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FCC Repeals Fairness Rule for Broadcasters

Times Staff Writer

The Federal Communications Commission voted unanimously Tuesday to repeal the fairness doctrine, prompting key proponents in Congress to renew vows to place into law the 38-year-old policy requiring broadcasters to air all sides of important public issues.

The commission called the doctrine unconstitutional, saying that it inhibits free speech by discouraging broadcasters from making certain documentaries or taking controversial editorial stands.

‘Blandness, Nothingness’

“Although its goal was to achieve fairness, it has in fact resulted in blandness and nothingness, chilling the very speech it was designed to foster,” FCC general counsel Diane S. Killory declared shortly before the 4-0 vote to end enforcement of the doctrine.

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FCC Chairman Dennis R. Patrick said that “we seek to extend to the electronic press the same First Amendment guarantees that the print media have enjoyed since our country’s inception.”

However, proponents of the fairness doctrine, arguing that listeners and viewers needed First Amendment protection as much as broadcasters, assailed the FCC move as limiting citizen exposure to conflicting views.

Sen. Ernest F. Hollings (D-S.C.), whose bill to make the doctrine law was vetoed by President Reagan in June after being passed by the Senate, 59 to 31, and the House, 302 to 102, called the FCC decision “wrongheaded, misguided and illogical.”

“The American people, not the broadcasters, own the airwaves,” he said. “The threat today is that private interests, more motivated by profit than public interest, may limit public discourse.”

Similarly, Rep. Edward J. Markey (D-Mass.), chairman of the House Energy and Commerce subcommittee on telecommunications, termed the FCC action “unconscionable.”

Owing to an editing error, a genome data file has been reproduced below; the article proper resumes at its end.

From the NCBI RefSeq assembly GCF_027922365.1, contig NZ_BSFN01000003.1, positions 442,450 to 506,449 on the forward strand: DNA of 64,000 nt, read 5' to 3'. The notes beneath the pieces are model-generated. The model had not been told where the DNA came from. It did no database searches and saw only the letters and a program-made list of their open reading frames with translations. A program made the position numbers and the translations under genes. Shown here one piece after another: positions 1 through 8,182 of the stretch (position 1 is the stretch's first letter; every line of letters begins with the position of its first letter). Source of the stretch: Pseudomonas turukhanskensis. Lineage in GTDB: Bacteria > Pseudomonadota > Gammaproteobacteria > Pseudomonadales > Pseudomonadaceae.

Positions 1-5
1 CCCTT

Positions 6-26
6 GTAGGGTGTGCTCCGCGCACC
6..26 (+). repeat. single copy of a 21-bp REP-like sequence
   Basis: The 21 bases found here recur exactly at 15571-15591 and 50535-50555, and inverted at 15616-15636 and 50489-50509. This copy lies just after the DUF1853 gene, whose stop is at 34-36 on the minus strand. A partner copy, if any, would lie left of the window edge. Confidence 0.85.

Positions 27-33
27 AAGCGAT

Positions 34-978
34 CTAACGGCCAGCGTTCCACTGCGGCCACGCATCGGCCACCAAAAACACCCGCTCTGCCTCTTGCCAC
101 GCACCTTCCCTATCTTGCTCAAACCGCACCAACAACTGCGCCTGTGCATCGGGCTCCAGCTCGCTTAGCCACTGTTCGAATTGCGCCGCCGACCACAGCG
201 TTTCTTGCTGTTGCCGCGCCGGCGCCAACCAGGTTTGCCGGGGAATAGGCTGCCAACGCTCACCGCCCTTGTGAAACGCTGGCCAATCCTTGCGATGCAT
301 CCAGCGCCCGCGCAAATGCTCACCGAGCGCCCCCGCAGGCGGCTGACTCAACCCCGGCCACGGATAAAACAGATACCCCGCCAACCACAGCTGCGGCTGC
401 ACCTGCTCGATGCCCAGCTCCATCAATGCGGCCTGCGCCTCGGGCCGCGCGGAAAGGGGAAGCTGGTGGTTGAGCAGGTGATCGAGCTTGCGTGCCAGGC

Both Hollings and Markey said that they would move as soon as possible to turn the doctrine into law. Congress apparently lacks the votes to override Reagan’s veto of the Hollings bill, sources said, but efforts will be made to attach it to legislation that would be difficult to veto.

Compensatory Air Time

The fairness doctrine, adopted in 1949, when there were fewer broadcast outlets, requires that all radio and television stations air contrasting views on controversial issues they address in broadcasts. If a station fails to present all sides of an issue in its initial program, it is required to offer compensatory time later to views that were not included.

In 1969, the Supreme Court ruled that the fairness doctrine was constitutional, but the court suggested in a 1984 case that it might review the issue if presented with new information. Meanwhile, the U.S. Circuit Court of Appeals for the District of Columbia ordered the FCC last January to respond to a complaint by a Syracuse, N.Y., broadcaster that the doctrine violated its First Amendment rights.

In its action Tuesday, the FCC determined that “the enforcement of the doctrine has actually had the net effect of reducing, rather than enhancing, the discussion of controversial issues of public importance and, therefore, violated the constitutional principles announced by the Supreme Court” in the 1969 case.

Moreover, the FCC said, the doctrine “resulted in excessive and unnecessary government intervention into the editorial processes of broadcast journalists, thereby violating the constitutional standard announced” in the court’s 1984 ruling.

After citing the dramatic growth in the number and types of information outlets since the court’s 1969 decision, the commission urged the court to reconsider the First Amendment standards that it applied to the broadcast media in that case. Specifically, the FCC argued that “there is no longer scarcity in the number of broadcast media outlets available to the public that could justify a difference in treatment between the printed and electronic press.”

Although some contend that the fairness doctrine is “needed to prevent broadcasters from abusing their freedom and slanting their coverage,” Patrick said, “the First Amendment does not guarantee a fair press, only a free press.” He said that he expected broadcasters to “preclude the abuse of freedom in the vast majority of cases.”


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